After a weeks recovery from our Everest Base Camp Trek (and 3 days in hospital), it was time to venture out of Kathmandu valley and explore the rest of Nepal. Pokhara is situated in the west at the foot of the Annapurna Range. Back in the 70s, it was a hippy town full of backpackers and a base for Annapurna treks, notably the famous Annapurna Circuit trek. Now its not so hippy-like, but still a very laid-back, picturesque and chilled-out town on the banks of Phewa Lake.
We braved the 8 hour tourist bus which departs from Kantipath, Kathmandu and winds its way along the Prithvi Highway. Now, we had read that it was one of the most dangerous roads in the world. The combination of tight, poorly made roads, winding above sheer drops to the valley below, and overcrowded buses overtaking in situations that seem impossible. We decided to brave it and booked a tourist bus (not the Greenline which is by far the most expensive and not that much more comfortable than the one we were on).
We were treated to speakers blaring constant Indian/Nepalese music and a fairly bumpy ride, but the views were awesome and roadside restaurant for lunch was ok, albeit for the massive hordes of from other busloads who also stop there for lunch.
We spent a week in Pokhara, just walking around the lake, hiking through the forest and up the hill to visit the World Peace Pagoda. Great viewpoint, but it was hazy (like every day we were there), so we did not witness the great Annapurna mountain views, except early in the morning. Great to unwind and get away from the pollution and noise of Kathmandu.
There is a lot of adventure activities to do. The skies are always full of paragliders floating from the top of one of the hilltops, but our previous Everest Base Camp Trek was adventurous enough.
The range of restaurants and bars is varied and quite good. Notably, we had Japanese at the Fuji Restaurant on lakeside which was great the first and second time! Italian pizza was good too. Drinks and food are cheap everywhere, so make use of everyone’s happy hour specials!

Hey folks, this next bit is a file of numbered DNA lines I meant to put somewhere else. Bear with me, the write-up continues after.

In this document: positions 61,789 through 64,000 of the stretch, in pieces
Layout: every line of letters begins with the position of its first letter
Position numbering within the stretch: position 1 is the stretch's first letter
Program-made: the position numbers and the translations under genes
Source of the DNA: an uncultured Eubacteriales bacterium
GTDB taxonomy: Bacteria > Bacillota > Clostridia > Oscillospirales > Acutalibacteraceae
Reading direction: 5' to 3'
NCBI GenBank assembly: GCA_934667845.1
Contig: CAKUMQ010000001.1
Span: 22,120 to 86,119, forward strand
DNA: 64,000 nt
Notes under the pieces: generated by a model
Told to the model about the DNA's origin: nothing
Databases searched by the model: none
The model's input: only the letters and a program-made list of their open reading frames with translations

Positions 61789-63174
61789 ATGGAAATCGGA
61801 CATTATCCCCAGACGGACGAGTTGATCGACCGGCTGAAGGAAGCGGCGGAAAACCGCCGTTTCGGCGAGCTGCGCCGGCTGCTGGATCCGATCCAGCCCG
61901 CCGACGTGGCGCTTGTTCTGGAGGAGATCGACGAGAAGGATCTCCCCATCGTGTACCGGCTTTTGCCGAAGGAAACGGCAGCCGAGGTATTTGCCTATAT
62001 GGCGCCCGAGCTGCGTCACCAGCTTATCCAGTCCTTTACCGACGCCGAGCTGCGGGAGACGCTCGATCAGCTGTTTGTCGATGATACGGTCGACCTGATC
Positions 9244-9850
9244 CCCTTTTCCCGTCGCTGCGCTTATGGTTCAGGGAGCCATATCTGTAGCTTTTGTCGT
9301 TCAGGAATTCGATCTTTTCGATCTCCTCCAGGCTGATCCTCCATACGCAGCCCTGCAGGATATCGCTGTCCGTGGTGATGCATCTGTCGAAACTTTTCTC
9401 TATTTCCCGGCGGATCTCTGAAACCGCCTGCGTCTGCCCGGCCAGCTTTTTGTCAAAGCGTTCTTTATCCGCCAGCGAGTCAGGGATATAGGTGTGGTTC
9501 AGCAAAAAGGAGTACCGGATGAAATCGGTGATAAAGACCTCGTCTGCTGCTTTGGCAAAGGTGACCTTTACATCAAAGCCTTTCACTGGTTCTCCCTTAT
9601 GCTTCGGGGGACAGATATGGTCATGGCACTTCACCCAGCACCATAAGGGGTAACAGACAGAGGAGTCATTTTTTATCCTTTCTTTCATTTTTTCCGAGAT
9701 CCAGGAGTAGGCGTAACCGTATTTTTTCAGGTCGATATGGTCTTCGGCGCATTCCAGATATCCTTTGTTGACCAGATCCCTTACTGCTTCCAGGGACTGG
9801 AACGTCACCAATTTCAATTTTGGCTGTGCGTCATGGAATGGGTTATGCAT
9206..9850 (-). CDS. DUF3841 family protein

We finally got a clear morning while waiting at the bus station for departure to Lumbini, the famous birthplace of Buddha.
As you near Lumbini (seven hours later), the villages look very dusty and poor. We stayed in a nice hostel near the bus stop and entrance to the main site. You only need a whole (but fairly long) day to see everything inside. The grounds are wide and expansive, much more than it seemed in our travel guide, so bring decent walking shoes and plenty of water.
We couldn’t take photos inside of the old brick ruins, reputedly the spot of Buddha’s birth. The grounds are picturesque, but mostly filled with temples and monasteries from different countries of the world celebrating Buddhism. There were Nepalese, Chinese, Tibetan, Thai, Sri Lankan, Vietnamese, Burmese (Myanmar), Indian, Korean, German and Austrian temples/monasteries to visit.
However they are so spaced apart that it takes forever to walk between them. But then again, that’s all part of the pilgrimage experience that millions of Buddhists and others alike come here to experience anyway.
Visited 24th November to 3rd December 2013.